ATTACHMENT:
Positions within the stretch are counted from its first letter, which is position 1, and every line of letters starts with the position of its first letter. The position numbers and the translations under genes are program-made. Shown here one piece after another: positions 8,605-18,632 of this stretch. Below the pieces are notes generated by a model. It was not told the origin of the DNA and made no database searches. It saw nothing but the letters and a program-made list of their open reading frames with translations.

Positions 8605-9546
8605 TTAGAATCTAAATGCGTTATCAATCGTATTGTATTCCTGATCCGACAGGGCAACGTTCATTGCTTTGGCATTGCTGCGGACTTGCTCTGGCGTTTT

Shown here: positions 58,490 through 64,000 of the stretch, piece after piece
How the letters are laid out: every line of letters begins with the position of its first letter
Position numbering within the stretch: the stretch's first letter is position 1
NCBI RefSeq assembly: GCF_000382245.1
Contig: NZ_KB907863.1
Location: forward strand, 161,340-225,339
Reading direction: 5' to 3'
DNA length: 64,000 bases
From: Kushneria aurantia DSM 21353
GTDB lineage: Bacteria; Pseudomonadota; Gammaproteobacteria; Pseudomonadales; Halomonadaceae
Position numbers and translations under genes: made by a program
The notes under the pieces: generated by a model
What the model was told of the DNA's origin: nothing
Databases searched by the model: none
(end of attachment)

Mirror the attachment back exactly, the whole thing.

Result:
Positions within the stretch are counted from its first letter, which is position 1, and every line of letters starts with the position of its first letter. The position numbers and the translations under genes are program-made. Shown here one piece after another: positions 8,605-18,632 of this stretch. Below the pieces are notes generated by a model. It was not told the origin of the DNA and made no database searches. It saw nothing but the letters and a program-made list of their open reading frames with translations.

Positions 8605-9546
8605 TTAGAATCTAAATGCGTTATCAATCGTATTGTATTCCTGATCCGACAGGGCAACGTTCATTGCTTTGGCATTGCTGCGGACTTGCTCTGGCGTTTT

Shown here: positions 58,490 through 64,000 of the stretch, piece after piece
How the letters are laid out: every line of letters begins with the position of its first letter
Position numbering within the stretch: the stretch's first letter is position 1
NCBI RefSeq assembly: GCF_000382245.1
Contig: NZ_KB907863.1
Location: forward strand, 161,340-225,339
Reading direction: 5' to 3'
DNA length: 64,000 bases
From: Kushneria aurantia DSM 21353
GTDB lineage: Bacteria; Pseudomonadota; Gammaproteobacteria; Pseudomonadales; Halomonadaceae
Position numbers and translations under genes: made by a program
The notes under the pieces: generated by a model
What the model was told of the DNA's origin: nothing
Databases searched by the model: none